Ryanair v Billigfluege; Ryanair v On the Beach: use of website binds defendants to its terms and conditions

termsAlthough Article 2 of the Brussels I Regulation specifies that a person can only be sued in the courts of the Member State in which he is domiciled, Article 23 allows an exemption for contracting parties to nominate the courts of another state as having jurisdiction. This can be done by agreement or by industry custom and practice. The standard of proof required by a plaintiff to show such an agreement is the balance of probabilities. A defendant appealing the decision of a court of a Member State (other than the state of domicile) that it has jurisdiction bears the burden of proving otherwise.

Background

Billigfluege and On the Beach are both online air travel booking sites. Ryanair is suing both in the Irish High Court (in separate actions) for breach of the terms and conditions for the use of its website. Both defendants challenged the jurisdiction of the Irish High Court to hear the cases.

In the High Court, Hanna J determined from affidavit evidence and contractual analysis that, by using Ryanair’s website, Billigfluege had accepted Ryanair’s terms regarding the jurisdiction of the Irish courts. Also, Laffoy J determined (also from affidavit evidence) from custom within the airline online booking industry that there is a general practice of accepting terms and conditions by the ticking of boxes; by using Ryanair’s website, On the Beach accepted the terms giving jurisdiction over disputes to the Irish Courts. Both defendants challenged the power of the court to make those findings without hearing oral evidence.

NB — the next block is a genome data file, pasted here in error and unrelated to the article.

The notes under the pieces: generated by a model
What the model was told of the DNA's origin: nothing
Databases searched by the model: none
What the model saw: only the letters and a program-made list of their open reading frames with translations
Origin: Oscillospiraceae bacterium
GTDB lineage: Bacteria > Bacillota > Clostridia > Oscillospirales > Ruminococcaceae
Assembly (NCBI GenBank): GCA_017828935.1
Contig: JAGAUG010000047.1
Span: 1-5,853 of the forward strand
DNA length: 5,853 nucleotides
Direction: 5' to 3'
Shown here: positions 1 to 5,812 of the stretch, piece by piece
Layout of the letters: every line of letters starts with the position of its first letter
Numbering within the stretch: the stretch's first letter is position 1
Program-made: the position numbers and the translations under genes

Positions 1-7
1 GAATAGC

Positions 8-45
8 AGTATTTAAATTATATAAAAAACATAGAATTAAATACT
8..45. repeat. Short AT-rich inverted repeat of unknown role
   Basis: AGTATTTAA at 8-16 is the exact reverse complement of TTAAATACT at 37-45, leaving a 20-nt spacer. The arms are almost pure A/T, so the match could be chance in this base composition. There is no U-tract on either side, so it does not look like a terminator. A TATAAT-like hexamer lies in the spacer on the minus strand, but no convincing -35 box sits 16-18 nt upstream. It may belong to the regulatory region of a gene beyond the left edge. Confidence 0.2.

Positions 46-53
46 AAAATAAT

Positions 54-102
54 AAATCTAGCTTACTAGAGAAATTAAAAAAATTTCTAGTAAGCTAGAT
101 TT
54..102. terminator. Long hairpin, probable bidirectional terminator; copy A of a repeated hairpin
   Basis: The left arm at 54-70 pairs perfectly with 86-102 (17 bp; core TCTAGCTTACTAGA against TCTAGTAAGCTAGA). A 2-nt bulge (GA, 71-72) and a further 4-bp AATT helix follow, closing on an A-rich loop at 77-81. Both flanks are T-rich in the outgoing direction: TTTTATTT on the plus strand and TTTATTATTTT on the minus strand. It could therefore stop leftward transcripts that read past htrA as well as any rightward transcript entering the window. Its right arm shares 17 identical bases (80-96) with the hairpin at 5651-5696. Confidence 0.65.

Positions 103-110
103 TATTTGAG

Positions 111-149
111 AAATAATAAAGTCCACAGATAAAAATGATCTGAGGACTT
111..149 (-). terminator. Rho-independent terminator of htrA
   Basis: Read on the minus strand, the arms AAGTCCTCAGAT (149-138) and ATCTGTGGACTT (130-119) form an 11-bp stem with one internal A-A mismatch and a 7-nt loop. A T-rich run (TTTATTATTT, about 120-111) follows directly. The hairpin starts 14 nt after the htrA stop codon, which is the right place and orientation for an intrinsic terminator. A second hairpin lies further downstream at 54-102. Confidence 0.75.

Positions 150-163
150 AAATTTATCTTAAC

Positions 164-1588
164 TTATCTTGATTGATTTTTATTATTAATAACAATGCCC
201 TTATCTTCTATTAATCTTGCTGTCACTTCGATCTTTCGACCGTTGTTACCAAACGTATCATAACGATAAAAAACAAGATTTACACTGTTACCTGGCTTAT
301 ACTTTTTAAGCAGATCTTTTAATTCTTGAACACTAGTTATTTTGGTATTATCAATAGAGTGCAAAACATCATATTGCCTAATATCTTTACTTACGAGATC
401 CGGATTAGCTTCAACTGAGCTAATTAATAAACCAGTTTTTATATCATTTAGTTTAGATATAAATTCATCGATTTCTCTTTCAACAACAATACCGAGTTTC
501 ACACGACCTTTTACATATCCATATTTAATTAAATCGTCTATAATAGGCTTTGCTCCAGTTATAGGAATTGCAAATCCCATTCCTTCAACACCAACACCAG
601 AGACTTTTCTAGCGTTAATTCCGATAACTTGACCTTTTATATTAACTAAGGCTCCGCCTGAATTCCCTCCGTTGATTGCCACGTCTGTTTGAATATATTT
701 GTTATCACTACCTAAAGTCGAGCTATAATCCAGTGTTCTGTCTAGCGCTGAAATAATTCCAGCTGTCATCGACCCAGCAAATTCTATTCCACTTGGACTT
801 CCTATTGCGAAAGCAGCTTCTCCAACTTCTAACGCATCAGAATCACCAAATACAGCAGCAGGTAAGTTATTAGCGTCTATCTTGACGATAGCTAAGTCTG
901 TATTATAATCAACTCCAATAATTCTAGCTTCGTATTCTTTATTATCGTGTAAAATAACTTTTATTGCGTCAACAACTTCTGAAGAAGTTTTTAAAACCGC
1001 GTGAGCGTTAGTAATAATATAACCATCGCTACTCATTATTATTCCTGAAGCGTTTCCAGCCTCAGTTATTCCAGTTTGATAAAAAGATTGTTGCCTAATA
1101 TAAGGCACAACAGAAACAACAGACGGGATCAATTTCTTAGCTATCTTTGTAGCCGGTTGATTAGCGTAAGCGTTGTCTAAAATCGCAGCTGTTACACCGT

Supreme Court

Writing for the Court (here), Charleton J held that the finding by the High Court of its jurisdiction to hear these cases was not an exercise of discretion but a finding of fact. Therefore the test to be applied on appeal was that from Hay v O’Grady: that the Court could not overturn a finding of fact supported by credible evidence. Both trial judges had sufficient evidence on affidavit to support the findings made. And neither appellants had demonstrated an error in the High Court’s findings. He dismissed both appeals.

Advertisements
Leave a comment

Leave a Reply

Fill in your details below or click an icon to log in:

WordPress.com Logo

You are commenting using your WordPress.com account. Log Out / Change )

Twitter picture

You are commenting using your Twitter account. Log Out / Change )

Facebook photo

You are commenting using your Facebook account. Log Out / Change )

Google+ photo

You are commenting using your Google+ account. Log Out / Change )

Connecting to %s

%d bloggers like this: